It may not signal a return to the frosty relations of old, but the decision by Russian President Vladimir Putin to sign into a law a measure banning the adoption of Russian orphans by U.S. families certainly feels like Cold War politics.
During the height of the Cold War, the response by the USSR to the arrest of an alleged spy or foreign policy slight by the West would be something in kind — such as the ousting of an American businessman or diplomat on baseless espionage charges. That's how the game was played.
So it was that Putin's signing of the bill calling for an immediate ban on adoptions to U.S. families is believed to be in response to President Barack Obama signing a bill on Dec. 14 imposing U.S. travel and financial restrictions on human rights abusers in Russia. Known as the Magnitsky Act, the measure is named for Russian lawyer Sergei Magnitsky, who apparently was beaten to death and left to die in 2009 in a Moscow prison. Why? Because he had uncovered what is believed to be the largest tax fraud scheme in the nation's history, involving numerous government officials who took money from the state through a fraudulent rebate system.
The timing of the anti-adoption bill is curious given that it comes shortly after Russia and the United States agreed to additional measures to protect children as well as families involved in inter-country adoptions. That measure has now been rendered moot.
Unfortunately, while Russia plays politics, children in orphanages and would-be parents in America suffer the consequences.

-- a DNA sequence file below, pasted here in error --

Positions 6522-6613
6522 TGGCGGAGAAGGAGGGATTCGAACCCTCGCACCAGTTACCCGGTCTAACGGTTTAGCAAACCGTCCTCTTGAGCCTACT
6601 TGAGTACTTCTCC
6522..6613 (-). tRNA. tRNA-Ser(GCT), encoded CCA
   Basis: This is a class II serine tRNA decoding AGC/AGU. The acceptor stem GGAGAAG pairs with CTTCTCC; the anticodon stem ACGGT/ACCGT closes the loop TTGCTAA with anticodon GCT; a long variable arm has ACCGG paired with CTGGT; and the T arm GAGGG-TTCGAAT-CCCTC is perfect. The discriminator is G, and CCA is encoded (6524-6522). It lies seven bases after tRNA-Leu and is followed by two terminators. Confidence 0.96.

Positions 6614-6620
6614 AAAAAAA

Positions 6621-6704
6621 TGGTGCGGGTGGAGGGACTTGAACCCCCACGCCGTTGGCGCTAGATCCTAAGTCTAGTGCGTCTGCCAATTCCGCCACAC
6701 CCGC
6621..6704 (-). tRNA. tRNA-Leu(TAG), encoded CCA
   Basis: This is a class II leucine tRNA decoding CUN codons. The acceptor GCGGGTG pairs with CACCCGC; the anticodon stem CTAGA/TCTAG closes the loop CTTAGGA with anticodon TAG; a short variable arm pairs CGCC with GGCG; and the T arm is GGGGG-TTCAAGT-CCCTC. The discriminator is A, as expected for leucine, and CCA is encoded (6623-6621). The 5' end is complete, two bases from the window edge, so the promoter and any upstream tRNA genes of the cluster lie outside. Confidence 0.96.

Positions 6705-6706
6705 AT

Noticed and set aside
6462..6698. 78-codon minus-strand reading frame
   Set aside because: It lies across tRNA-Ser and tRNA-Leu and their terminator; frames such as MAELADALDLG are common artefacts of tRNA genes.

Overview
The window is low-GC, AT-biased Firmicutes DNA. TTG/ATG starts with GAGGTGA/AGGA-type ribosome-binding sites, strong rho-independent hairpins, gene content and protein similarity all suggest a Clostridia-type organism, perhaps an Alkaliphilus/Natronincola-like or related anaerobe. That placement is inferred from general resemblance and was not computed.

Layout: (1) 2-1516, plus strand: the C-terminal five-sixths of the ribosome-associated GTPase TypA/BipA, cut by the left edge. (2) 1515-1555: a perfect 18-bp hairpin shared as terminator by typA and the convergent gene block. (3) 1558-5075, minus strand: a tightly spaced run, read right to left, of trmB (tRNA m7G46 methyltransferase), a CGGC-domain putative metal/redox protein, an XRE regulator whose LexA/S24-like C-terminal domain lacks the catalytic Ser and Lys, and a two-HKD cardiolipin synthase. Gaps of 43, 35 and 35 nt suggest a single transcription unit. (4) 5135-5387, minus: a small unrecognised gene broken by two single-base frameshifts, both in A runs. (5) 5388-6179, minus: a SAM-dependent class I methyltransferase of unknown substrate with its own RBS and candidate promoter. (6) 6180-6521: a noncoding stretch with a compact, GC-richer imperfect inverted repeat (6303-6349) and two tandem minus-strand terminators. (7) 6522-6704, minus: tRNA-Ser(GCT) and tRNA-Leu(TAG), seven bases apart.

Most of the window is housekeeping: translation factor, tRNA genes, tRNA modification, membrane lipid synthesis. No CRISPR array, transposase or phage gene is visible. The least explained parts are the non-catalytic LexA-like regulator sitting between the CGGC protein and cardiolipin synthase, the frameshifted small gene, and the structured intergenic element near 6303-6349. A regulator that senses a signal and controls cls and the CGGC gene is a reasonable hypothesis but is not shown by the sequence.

According to Russian officials, some 52 Russian children were in the process of being adopted by U.S. adults. Many of those families no doubt already had rooms prepared and had flight reservations for the day they would pick up their new family member. But those dreams have been extinguished by a law that takes effect on Jan. 1 with no guarantees of a better future of the many Russian children in orphanages.
In passing this measure, Putin and Russian lawmakers stated that their country needed to do a better job of caring for their own children. But their actions speak more of political retaliation than rehabilitation for their stark state-run orphanages, which currently house some 600,000 children.
Sadly, many American families choose to adopt foreign children, often through the help of church-based organizations, because it's quicker, less expensive and less emotionally challenging than adopting children in America. Once the adoption is approved, there's far less of a chance of the custody being revoked due to a change of heart by the birth parents, which is frequently the case in America.
Now, the hopes of many American families, some here in the Bay Area, are being dashed this holiday not by parental decisions but by politics.
If Russia lawmakers' intent is to improve the conditions of their country's orphanages, they should be applauded. But abruptly halting those who desire to offer an unwanted child a new and better life here in America isn't being nationalistic. It's just being cruel.